Dev 360 ( My Fortnightly Column )
The Asian Age/ Deccan Chronicle
Was Nirupama Pathak murdered to preserve the “honour” of her family? Or did she commit suicide? Was she “sexually exploited” or was this a normal relationship involving two consenting adults that ended in a macabre way? It will take a while to know the answers. The young, educated woman, a journalist, whose life was snuffed out before she could live out her dreams, however, has raised questions which go beyond her. Her gruesome end busts some popular assumptions about New India.
India, the new, emerging powerhouse, is a nation of predominantly young people. Young India is striving, seeking, aspiring and globalising. In rapidly modernising India, wearing one’s ambition on one’s sleeve is admired. Families are prepared to invest increasing sums on education because education is a passport to mobility. Even in the traditional “marriage mart”, an educated woman is much desired because her qualifications can translate into more money at the disposal of the family. The harsh truth, however, is that while more education spells better jobs, more opportunities, more money and more consumer choices, it does not necessarily lead to more “empowerment” or “enlightenment”.
An educated woman like Nirupama could choose her career but not her partner nor the nature of the relationship with the man she cared for. To her bank manager father, educated mother, brothers working and pursuing a PhD, nothing, not even India’s Constitution, mattered more than a hoary tradition which forbids mingling of the “castes”. “We did not educate her so that she could do everything of her own choice”, Dharmendra Pathak, Nirupama’s father, said on record.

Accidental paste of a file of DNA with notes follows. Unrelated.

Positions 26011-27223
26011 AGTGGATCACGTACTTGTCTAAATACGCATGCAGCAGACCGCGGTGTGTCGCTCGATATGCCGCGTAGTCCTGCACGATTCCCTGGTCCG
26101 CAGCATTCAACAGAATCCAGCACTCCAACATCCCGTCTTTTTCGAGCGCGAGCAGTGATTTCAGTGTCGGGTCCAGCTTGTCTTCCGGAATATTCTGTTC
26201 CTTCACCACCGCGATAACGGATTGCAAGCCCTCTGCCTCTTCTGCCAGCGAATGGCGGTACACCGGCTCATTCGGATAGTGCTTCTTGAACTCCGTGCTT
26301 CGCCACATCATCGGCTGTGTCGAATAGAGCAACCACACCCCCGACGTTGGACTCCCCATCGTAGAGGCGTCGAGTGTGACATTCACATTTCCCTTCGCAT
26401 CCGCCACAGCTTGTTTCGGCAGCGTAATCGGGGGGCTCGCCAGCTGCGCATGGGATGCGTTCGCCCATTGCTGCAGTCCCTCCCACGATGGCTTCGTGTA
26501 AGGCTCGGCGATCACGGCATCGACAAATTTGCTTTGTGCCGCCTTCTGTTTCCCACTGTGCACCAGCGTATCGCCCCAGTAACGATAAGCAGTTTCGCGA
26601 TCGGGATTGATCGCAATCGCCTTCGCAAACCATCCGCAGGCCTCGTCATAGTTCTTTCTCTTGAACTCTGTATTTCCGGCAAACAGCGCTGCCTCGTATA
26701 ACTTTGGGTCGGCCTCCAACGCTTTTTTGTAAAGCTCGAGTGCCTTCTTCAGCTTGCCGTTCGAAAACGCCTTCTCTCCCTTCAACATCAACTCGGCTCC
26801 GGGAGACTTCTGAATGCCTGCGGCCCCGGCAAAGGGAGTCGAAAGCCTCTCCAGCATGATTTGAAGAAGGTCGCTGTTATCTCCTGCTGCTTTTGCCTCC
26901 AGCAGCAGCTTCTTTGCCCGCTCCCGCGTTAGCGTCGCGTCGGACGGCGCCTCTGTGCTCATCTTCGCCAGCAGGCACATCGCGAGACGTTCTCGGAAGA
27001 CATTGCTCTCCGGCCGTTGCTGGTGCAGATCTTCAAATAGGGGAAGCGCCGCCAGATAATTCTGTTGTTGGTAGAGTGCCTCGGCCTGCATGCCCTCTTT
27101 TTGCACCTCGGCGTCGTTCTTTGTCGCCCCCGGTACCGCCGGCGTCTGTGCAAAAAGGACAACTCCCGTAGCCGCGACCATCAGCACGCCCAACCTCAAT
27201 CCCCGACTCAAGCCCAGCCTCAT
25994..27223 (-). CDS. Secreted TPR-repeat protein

That no major Indian politician, young or old, has condemned the unabashedly casteist utterances of the family members of this young woman is a telling commentary on the paradoxical nature of New India where the medieval and the modern, the digital and the criminal co-exist in an unsettling intimacy, sometimes within the same family.
A wafer-thin minority among the youth, mostly in metropolitan India, are living out their fantasies of freedom. But for the vast majority of young people, personal choices, if at all, are restricted to stuff that money can buy. The notion of young people having lifestyle choices which clash with the customary practices of their community continues to be anathema. Critics of personal freedom dub such restrictions an assertion of “family values”.
To know the extent of “control” that young people have to deal with in their day-to-day life one has to only leaf through the most recent National Family Health Survey (NFHS-3). Young men and women are both circumscribed by family decisions and mores but young women are harder-hit because of the continuing low status of women in society.